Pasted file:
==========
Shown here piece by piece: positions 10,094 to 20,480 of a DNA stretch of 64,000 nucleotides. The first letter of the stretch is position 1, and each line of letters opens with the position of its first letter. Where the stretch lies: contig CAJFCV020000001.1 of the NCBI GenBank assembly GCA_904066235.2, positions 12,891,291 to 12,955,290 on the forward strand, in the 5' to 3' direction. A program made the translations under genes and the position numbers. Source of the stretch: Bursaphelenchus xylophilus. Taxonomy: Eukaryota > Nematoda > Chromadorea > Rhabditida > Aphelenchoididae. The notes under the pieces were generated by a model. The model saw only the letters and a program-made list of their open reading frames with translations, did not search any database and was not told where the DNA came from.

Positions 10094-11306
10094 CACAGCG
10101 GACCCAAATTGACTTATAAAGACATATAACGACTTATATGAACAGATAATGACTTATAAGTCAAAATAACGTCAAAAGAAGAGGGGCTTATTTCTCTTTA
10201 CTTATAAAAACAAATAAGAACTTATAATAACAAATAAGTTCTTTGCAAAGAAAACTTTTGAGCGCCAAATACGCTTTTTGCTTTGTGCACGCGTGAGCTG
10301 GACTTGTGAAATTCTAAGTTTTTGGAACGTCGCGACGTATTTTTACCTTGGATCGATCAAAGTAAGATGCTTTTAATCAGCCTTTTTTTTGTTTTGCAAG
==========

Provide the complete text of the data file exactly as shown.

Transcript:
Shown here piece by piece: positions 10,094 to 20,480 of a DNA stretch of 64,000 nucleotides. The first letter of the stretch is position 1, and each line of letters opens with the position of its first letter. Where the stretch lies: contig CAJFCV020000001.1 of the NCBI GenBank assembly GCA_904066235.2, positions 12,891,291 to 12,955,290 on the forward strand, in the 5' to 3' direction. A program made the translations under genes and the position numbers. Source of the stretch: Bursaphelenchus xylophilus. Taxonomy: Eukaryota > Nematoda > Chromadorea > Rhabditida > Aphelenchoididae. The notes under the pieces were generated by a model. The model saw only the letters and a program-made list of their open reading frames with translations, did not search any database and was not told where the DNA came from.

Positions 10094-11306
10094 CACAGCG
10101 GACCCAAATTGACTTATAAAGACATATAACGACTTATATGAACAGATAATGACTTATAAGTCAAAATAACGTCAAAAGAAGAGGGGCTTATTTCTCTTTA
10201 CTTATAAAAACAAATAAGAACTTATAATAACAAATAAGTTCTTTGCAAAGAAAACTTTTGAGCGCCAAATACGCTTTTTGCTTTGTGCACGCGTGAGCTG
10301 GACTTGTGAAATTCTAAGTTTTTGGAACGTCGCGACGTATTTTTACCTTGGATCGATCAAAGTAAGATGCTTTTAATCAGCCTTTTTTTTGTTTTGCAAG